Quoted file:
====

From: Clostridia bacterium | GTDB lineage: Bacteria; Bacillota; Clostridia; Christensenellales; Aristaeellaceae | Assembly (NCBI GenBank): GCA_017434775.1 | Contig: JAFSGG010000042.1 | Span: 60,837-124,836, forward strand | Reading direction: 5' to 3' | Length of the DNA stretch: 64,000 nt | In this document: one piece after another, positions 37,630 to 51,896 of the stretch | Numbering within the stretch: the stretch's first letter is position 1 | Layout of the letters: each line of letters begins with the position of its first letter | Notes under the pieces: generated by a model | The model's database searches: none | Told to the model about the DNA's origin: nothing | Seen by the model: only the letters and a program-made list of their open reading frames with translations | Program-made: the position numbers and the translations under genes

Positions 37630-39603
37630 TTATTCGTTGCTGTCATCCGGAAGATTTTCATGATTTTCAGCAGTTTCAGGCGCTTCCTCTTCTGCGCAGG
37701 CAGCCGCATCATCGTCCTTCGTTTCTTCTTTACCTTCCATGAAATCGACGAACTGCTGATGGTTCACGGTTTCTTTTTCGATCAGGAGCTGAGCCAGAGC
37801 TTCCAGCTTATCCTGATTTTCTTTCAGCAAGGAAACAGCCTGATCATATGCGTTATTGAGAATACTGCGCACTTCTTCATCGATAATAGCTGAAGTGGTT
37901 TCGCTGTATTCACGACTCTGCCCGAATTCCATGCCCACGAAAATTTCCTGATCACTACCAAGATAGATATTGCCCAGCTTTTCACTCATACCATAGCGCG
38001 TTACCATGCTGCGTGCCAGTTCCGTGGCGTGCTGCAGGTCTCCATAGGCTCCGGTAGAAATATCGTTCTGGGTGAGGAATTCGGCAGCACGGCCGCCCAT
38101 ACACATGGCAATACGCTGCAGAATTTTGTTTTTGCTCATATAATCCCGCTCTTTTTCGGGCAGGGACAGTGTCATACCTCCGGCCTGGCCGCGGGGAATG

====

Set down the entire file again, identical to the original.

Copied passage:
From: Clostridia bacterium | GTDB lineage: Bacteria; Bacillota; Clostridia; Christensenellales; Aristaeellaceae | Assembly (NCBI GenBank): GCA_017434775.1 | Contig: JAFSGG010000042.1 | Span: 60,837-124,836, forward strand | Reading direction: 5' to 3' | Length of the DNA stretch: 64,000 nt | In this document: one piece after another, positions 37,630 to 51,896 of the stretch | Numbering within the stretch: the stretch's first letter is position 1 | Layout of the letters: each line of letters begins with the position of its first letter | Notes under the pieces: generated by a model | The model's database searches: none | Told to the model about the DNA's origin: nothing | Seen by the model: only the letters and a program-made list of their open reading frames with translations | Program-made: the position numbers and the translations under genes

Positions 37630-39603
37630 TTATTCGTTGCTGTCATCCGGAAGATTTTCATGATTTTCAGCAGTTTCAGGCGCTTCCTCTTCTGCGCAGG
37701 CAGCCGCATCATCGTCCTTCGTTTCTTCTTTACCTTCCATGAAATCGACGAACTGCTGATGGTTCACGGTTTCTTTTTCGATCAGGAGCTGAGCCAGAGC
37801 TTCCAGCTTATCCTGATTTTCTTTCAGCAAGGAAACAGCCTGATCATATGCGTTATTGAGAATACTGCGCACTTCTTCATCGATAATAGCTGAAGTGGTT
37901 TCGCTGTATTCACGACTCTGCCCGAATTCCATGCCCACGAAAATTTCCTGATCACTACCAAGATAGATATTGCCCAGCTTTTCACTCATACCATAGCGCG
38001 TTACCATGCTGCGTGCCAGTTCCGTGGCGTGCTGCAGGTCTCCATAGGCTCCGGTAGAAATATCGTTCTGGGTGAGGAATTCGGCAGCACGGCCGCCCAT
38101 ACACATGGCAATACGCTGCAGAATTTTGTTTTTGCTCATATAATCCCGCTCTTTTTCGGGCAGGGACAGTGTCATACCTCCGGCCTGGCCGCGGGGAATG